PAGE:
Payment of losses: Not to exceed $4,000,000 of the funds of the Reconstruction Finance Corporation, advanced or to be advanced to the Federal Housing Administration under authority of the National Housing Act of June 27, 1934, as amended (12 U. S. C. 1701), and not to exceed $4,000,000 of the funds (after allowance for administrative expenses as authorized under the heading, Administrative expenses, Federal Housing Administration) in the account in the Treasury comprised of premiums collected under authority of section 2 (f), title I, of said Act, shall be available for the payment of losses under insurance granted under section 2 and section 6, title I, of said Act.

JUSTIFICATION OF ESTIMATES Mr. FERGUSON. Mr. Chairman, I would like to submit for the record the following justification:

Justification of estimates Regular appropriation, fiscal year 1942..

$13, 388, 000 Supplemental appropriation, fiscal year 1942.

1, 366, 453 Base for fiscal year 1943.Increases and decreases required for fiscal year 1943:

14, 754, 453

Increase Salaries..

$352, 649 Communications.

$22, 175 Travel..

85, 000 Printing

12, 842 Rent.

70, 268 Equipment

20, 000 Transfers to other Government agencies

3, 990 Total

426, 907 140, 017 Net increase.

286, 809 Total estimate fiscal year 1943.

15, 041, 343 1, 280, 514. 12 34, 350, 549. 12



The Federal Housing Administration was established on June 30, 1934, pursuant to the National Housing Act of June 27, 1934, “to encourage improvement in housing standards and conditions, to provide a system of mutual mortgage insurance and for other purposes.

Under the provisions of the act, as amended, the activities of the Federal Housing Administration may be divided into four classes:

1. The insurance of lending institutions under title I against loss on loans made to citizens for the purpose of repairing, modernizing, and improving their property, and the building of new structures.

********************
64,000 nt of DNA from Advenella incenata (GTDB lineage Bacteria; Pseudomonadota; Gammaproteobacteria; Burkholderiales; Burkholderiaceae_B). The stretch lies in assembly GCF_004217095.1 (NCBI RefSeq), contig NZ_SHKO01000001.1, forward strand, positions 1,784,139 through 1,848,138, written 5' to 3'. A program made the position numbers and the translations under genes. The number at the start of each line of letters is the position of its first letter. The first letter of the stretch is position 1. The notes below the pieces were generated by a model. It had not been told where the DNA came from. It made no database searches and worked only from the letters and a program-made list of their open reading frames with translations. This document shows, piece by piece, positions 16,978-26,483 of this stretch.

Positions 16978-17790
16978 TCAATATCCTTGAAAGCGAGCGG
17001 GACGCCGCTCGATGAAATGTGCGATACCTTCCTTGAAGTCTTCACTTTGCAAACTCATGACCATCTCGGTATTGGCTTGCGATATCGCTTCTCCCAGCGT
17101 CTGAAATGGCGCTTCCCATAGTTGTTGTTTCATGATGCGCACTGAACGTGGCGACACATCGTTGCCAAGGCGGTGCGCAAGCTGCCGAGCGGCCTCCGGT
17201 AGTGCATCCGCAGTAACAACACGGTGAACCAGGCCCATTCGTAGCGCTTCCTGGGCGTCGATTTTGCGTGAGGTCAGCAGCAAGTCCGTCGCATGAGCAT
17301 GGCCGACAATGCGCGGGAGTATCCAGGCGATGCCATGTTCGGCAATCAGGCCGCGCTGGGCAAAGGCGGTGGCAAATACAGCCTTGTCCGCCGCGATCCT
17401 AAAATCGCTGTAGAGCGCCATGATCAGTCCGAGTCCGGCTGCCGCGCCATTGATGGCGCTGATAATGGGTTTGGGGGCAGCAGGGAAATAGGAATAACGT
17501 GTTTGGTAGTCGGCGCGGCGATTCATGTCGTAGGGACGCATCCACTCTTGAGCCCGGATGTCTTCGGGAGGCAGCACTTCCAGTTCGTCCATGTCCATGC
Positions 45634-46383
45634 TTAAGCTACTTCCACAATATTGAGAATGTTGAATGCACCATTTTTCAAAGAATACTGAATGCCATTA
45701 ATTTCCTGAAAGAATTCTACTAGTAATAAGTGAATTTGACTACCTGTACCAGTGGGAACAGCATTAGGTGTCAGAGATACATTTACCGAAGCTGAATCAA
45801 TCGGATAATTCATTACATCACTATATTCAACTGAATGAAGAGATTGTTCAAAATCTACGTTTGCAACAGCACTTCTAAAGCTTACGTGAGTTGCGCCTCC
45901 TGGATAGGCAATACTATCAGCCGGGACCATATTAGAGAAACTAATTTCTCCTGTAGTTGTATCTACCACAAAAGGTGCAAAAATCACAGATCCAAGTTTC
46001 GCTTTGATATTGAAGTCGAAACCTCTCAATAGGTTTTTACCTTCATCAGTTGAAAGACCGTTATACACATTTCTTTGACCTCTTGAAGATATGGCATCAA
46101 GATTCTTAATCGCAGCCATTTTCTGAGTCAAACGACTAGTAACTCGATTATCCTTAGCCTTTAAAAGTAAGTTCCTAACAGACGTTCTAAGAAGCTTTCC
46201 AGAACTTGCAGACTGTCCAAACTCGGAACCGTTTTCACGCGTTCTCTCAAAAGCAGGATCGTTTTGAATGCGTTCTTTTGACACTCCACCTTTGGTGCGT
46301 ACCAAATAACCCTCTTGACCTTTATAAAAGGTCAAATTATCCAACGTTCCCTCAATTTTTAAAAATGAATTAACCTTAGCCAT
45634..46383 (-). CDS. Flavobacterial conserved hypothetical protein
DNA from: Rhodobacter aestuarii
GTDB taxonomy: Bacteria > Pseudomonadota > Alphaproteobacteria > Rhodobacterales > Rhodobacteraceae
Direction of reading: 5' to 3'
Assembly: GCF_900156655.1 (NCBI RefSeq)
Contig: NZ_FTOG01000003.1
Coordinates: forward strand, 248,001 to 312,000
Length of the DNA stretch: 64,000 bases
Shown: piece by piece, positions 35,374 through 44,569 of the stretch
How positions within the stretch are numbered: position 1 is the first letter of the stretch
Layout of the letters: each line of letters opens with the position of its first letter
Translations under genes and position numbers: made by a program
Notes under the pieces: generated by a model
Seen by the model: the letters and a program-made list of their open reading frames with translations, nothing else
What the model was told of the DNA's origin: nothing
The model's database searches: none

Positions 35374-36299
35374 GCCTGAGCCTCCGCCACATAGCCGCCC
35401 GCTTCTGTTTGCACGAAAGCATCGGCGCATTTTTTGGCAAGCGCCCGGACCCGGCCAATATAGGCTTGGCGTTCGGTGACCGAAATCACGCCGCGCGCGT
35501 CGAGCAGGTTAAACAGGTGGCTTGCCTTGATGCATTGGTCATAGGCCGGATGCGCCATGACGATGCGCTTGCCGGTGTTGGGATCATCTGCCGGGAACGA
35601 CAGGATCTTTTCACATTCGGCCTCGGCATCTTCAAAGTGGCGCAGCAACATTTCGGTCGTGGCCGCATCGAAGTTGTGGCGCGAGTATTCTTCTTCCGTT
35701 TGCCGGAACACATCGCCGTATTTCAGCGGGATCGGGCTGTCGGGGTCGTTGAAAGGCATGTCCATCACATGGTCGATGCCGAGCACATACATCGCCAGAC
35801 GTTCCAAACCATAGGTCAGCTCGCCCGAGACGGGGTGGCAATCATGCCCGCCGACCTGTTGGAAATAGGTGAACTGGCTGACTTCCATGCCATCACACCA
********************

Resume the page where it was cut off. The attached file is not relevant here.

2. The insurance of lending institutions under section 203 against loss on loans secured by mortgages on one- to four-family dwellings.

3. The insurance of lending institutions under section 207 against loss on loans secured by mortgages on large-scale rental properties.

4. The insurance of lending institutions under title VI against loss on loans secured by mortgages on one-to four-family dwellings constructed in designated defense areas.

None of the activities of the Federal Housing Administration involve the lending of Government money, the whole theory of the act being to encourage the lending of private capital on a sound and profitable basis.

The following is a balance sheet of the Federal Housing Administration as of June 30, 1941:

Balance sheet, June 30, 1941


ASSETS Current assets:

Cash, exclusive of re

volving funds. $4, 105, 639. 23
Accounts receivable

other Government

12, 691. 96
Available funds Re-

construction Finance
Corporation (title I

insurance reserve)-- 133, 359, 693. 75
Inventory of stores... 60, 525. 90

$137, 538, 550. 84
Notes receivable

sale of title I prop-

19. 45
Notes receivable (title

I insurance losses
On notes insured

prior to Feb. 3,
1938, amenda

7, 146, 384. 50
On notes insured

under Feb. 3,
1938, amenda

6, 161, 436. 14
On notes insured

under June 3, 1939, amendment.

4,096, 572. 17

17, 404, 412. 26

$154, 942, 963. 10

Fixed assets:

Mortgage notes and purchased con

tracts—title I..
Real property-title I...

Furniture and equipment..
Mutual mortgage insurance fund, net.
Housing insurance fund, net.
Title I insurance fund, net.
Defense housing fund, net.

11, 003, 20 123, 173, 57 1, 146, 337. 35

1, 487, 915. 98 2, 393, 986. 01 4, 831, 314. 38

Total assets...

199, 287, 242. 71